This article originally ran on The Healthy City Local.
[pullquote align=left]The proponents of LUVE know that they have a problem politically with the housing issue. In their statements and writings in support, they deny that LUVE would prevent housing from being built, and claim that LUVE would protect existing housing. The measure itself is drafted to present the illusion that it supports housing development.
[/pullquote]So far I’ve avoided writing about Residocracy’s “Land Use Voter Empowerment Initiative” (LUVE), but now that the Santa Monica City Council will be discussing its merits in a few weeks (at the council’s July 12 meeting) I’ll stop avoiding the unavoidable.
What’s most interesting to me as a political observer is how Residocracy has, with LUVE, fractured the anti-development coalition that has been so successful over the years in setting the Santa Monica political agenda. This is most clearly evidenced by the fact that Council Members Kevin McKeown and Ted Winterer, two of the most articulate voices skeptical of development in Santa Monica (and two of the city’s most popular politicians), are both strongly opposed to LUVE.
Both McKeown and Winterer were strong supporters of the “Residents Initiative to Fight Traffic” (RIFT), the measure that the Santa Monica Coalition for a Livable City put on the ballot in 2008. But LUVE is quite different from RIFT.
RIFT only limited commercial development, which put RIFT squarely in the mainstream of anti-development politics in Santa Monica going back to 1981 when Santa Monicans for Renters Rights (SMRR) first took power in Santa Monica and the City became, to borrow from historian William Fulton (The Reluctant Metropolis), the first city to challenge the Los Angeles growth machine. In fact, there were many of us who opposed RIFT only because of its bringing ballot box government into the planning process, not because of its goal of reducing commercial (particularly office) development.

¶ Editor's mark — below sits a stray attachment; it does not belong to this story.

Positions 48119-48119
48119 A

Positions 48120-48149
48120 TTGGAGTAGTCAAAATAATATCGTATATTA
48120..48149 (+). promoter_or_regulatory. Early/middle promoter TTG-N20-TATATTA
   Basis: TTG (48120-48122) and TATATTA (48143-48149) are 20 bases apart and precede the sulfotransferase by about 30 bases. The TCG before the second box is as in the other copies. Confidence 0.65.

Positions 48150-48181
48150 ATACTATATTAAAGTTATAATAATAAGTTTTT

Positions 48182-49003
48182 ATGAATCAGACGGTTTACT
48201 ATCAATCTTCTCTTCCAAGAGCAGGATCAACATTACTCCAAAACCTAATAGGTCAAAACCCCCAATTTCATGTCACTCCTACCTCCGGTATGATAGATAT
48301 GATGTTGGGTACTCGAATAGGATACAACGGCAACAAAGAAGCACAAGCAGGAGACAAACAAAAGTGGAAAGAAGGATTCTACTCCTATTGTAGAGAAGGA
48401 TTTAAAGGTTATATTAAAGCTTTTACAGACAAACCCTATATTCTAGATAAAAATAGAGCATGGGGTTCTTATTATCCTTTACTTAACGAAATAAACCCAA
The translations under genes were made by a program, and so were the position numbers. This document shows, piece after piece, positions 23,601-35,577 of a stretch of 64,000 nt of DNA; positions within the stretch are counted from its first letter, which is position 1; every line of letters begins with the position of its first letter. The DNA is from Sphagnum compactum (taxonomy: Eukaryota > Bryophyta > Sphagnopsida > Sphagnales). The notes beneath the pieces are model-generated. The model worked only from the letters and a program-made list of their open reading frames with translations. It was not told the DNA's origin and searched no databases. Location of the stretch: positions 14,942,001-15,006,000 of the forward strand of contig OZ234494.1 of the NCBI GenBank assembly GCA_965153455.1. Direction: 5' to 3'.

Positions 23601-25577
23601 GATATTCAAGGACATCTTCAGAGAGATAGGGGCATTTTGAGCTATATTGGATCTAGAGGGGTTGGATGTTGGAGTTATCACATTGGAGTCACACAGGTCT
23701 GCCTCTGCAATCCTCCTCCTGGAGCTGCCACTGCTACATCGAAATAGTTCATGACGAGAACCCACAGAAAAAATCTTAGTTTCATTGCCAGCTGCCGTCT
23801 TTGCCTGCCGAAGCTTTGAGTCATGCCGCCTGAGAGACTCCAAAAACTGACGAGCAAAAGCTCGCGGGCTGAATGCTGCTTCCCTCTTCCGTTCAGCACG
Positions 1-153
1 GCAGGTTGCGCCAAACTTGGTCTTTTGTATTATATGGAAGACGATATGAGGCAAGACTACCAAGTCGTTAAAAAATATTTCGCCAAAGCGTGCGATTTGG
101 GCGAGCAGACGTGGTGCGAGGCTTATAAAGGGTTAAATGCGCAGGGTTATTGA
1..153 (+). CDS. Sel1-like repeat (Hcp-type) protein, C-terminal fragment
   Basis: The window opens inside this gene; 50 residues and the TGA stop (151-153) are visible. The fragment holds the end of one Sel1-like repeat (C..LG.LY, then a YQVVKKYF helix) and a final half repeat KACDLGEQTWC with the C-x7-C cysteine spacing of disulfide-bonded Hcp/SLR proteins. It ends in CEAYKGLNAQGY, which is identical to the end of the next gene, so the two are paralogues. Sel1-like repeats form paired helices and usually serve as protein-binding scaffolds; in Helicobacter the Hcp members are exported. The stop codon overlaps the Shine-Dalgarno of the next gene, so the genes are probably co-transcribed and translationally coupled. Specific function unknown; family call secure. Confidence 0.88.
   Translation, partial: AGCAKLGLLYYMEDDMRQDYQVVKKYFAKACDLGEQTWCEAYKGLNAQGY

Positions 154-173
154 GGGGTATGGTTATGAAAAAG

While it is true that during the ’80s SMRR-dominated city councils enacted laws making it harder to build housing (and that during that time little housing was built), paradoxically the purpose of the laws was to save housing. The idea was to preserve existing apartments by making it more difficult and less profitable to tear them down to build condominiums. When the City was sued on the basis that these impediments to building housing violated state law, and lost, the City’s response was brilliant: it maintained, even strengthened, the obstacles to building in residential districts, but satisfied state law by making it easier to build housing in commercial districts (particularly downtown).
I well remember in the mid-’90s, when the City Council was considering the new downtown zoning, listening, at a meeting of the Ocean Park Community Organization, to SMRR leader Dennis Zane try to persuade the late anti-development leader Laurel Roennau why it was good to build housing downtown. (The strategy of protecting neighborhoods by focusing development in commercial zones later became the organizing principle for the LUCE updates to Santa Monica’s general plan.)
Indeed, housing, particularly affordable housing, has always been central to SMRR’s agenda, and has always been popular with Santa Monica voters. When SMRR first challenged the growth machine in the ’80s, one of its goals was to require office developers to pay for affordable housing. In 1990 voters passed Measure R, which requires that 30 percent of the housing in the city be affordable to low and moderate income households. In 1999 Santa Monica became one of the few cities where a majority of voters approved the building of affordable housing.